Hmm… the links from the Indy and the general tone of Mr Lean’s piece do seem to indicate that this is just more of the same from the mercury militia. What do other blogs make of it? I haven’t read any that deal with the Indy story on the FDA Q&A page and I’ve only seen one other post so far that relates to this issue, it’s here at Science-Based Medicine: Mercury Must Be Bad – If Not in Vaccines, In Teeth. There seems to have been some back-and-forth between the FDA, the Consumers for Dental Choice and the American Dental Association. The FDA announced they were accepting comments on mercury for a 90-day period prior to considering a regulatory change to “reclassify” mercury amalgams. The CDC jubilantly announced they had won a ten-year battle with the FDA to classify amlagam, that it was a 180-degree reversal of the FDA’s previous position and that the FDA now recognised “the serious health concerns posed by amalgam”. Read the SBM blog post to find out why the CDC statement is wrong, wrong, and wrong again.
Lean seems to have jumped on the mercury militia bandwagon following the crowing of the CDC pressure group. I wonder why the Environment Editor wrote this piece on mercury fillings and health? I would imagine that he would be the best person at the Indy to write a story about the environmental impact of mercury, but is he the best person to cover stories about mercury in terms of health?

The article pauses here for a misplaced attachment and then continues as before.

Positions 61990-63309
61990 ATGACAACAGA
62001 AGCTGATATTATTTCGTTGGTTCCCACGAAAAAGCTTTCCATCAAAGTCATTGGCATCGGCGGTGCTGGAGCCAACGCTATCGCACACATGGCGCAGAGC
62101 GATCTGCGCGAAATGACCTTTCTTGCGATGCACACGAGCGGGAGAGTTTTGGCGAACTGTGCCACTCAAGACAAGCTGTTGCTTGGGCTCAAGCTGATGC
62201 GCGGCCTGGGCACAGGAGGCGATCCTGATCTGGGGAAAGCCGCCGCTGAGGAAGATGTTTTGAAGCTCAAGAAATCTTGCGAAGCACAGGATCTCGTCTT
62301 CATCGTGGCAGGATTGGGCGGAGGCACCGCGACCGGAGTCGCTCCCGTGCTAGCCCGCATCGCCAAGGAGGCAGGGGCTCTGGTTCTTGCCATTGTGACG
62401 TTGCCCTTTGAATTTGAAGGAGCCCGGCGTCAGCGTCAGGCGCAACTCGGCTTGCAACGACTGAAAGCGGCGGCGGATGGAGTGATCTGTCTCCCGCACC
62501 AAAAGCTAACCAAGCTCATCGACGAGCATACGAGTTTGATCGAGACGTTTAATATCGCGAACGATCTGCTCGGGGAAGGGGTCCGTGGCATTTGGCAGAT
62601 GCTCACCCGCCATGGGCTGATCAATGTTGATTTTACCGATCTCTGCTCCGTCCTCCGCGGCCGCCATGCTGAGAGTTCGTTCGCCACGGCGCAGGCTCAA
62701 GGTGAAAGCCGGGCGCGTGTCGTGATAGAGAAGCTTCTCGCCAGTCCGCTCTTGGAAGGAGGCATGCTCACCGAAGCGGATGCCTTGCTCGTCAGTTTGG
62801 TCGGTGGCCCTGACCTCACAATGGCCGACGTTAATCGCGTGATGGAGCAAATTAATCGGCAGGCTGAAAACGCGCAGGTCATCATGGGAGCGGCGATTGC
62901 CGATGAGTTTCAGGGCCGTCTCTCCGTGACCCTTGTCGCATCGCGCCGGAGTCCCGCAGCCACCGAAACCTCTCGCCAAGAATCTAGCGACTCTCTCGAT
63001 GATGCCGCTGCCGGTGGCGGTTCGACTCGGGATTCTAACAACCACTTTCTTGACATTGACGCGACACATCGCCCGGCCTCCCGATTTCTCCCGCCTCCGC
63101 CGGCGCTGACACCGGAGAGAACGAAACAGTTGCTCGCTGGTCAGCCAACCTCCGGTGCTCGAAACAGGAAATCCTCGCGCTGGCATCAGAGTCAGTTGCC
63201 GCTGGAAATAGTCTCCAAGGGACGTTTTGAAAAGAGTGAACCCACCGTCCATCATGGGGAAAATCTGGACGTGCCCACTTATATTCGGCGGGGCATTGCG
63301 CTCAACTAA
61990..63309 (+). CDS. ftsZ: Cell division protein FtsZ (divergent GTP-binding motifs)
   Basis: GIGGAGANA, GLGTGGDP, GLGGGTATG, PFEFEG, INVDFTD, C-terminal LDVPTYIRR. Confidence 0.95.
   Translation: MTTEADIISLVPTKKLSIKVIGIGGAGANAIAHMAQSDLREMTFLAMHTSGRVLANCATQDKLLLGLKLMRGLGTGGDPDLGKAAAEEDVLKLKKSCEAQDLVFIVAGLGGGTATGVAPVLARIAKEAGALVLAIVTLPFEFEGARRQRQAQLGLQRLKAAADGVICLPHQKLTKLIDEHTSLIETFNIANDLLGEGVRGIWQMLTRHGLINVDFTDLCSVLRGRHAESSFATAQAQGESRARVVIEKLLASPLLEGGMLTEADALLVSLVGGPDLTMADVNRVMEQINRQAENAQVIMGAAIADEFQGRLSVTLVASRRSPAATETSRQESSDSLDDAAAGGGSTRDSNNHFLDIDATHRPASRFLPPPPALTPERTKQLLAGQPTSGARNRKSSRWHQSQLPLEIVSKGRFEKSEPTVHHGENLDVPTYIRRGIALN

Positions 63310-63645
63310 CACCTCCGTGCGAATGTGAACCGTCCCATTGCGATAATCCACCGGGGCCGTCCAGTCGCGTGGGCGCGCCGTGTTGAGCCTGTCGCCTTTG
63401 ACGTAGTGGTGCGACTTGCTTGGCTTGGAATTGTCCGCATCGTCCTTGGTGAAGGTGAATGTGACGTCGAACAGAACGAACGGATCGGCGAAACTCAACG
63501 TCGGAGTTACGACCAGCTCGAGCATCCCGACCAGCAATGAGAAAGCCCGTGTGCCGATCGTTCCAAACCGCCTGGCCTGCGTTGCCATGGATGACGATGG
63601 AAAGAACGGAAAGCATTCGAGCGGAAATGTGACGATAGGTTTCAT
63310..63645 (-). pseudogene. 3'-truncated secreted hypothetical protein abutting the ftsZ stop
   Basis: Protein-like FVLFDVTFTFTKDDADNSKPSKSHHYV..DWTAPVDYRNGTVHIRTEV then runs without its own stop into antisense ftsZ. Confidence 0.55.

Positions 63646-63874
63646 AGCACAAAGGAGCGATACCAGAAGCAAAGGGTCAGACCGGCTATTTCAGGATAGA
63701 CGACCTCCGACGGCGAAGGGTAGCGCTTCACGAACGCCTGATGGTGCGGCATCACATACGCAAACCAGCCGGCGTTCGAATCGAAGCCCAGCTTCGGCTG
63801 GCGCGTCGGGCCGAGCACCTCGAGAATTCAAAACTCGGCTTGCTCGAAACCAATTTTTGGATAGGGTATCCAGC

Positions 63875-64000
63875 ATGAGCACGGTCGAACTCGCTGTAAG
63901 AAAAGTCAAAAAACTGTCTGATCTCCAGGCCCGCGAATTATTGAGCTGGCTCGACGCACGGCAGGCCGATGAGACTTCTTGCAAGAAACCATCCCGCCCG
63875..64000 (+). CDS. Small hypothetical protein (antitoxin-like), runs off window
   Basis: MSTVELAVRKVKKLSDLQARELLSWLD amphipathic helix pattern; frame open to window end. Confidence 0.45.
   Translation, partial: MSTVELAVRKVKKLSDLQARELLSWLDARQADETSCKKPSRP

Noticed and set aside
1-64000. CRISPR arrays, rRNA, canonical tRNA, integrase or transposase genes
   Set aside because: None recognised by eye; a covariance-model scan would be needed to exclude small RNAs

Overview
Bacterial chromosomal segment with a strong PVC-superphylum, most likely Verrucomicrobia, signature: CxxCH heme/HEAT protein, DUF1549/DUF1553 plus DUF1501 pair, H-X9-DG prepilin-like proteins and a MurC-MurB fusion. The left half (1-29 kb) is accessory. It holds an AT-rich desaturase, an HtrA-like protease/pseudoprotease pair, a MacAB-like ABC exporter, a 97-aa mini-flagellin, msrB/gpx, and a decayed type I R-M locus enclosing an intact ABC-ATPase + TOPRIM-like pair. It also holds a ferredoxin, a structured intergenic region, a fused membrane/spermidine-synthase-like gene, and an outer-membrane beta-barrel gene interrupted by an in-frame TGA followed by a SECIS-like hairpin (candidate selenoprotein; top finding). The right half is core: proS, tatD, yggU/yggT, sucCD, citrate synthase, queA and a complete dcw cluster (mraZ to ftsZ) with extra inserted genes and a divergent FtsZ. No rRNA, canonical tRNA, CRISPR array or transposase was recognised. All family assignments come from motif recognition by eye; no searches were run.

Hat-tip to j from the Bad Science Forum for pointing this out: forum discussion.
A WordPress blog called Inside Vaccines has published a ‘critique‘ of the Pichichero1 study called ‘Vaccine Science???’. Before I comment on this blog post, it’s worth pointing out a couple of things. Firstly, here’s what the people behind Inside Vaccines say about their blog: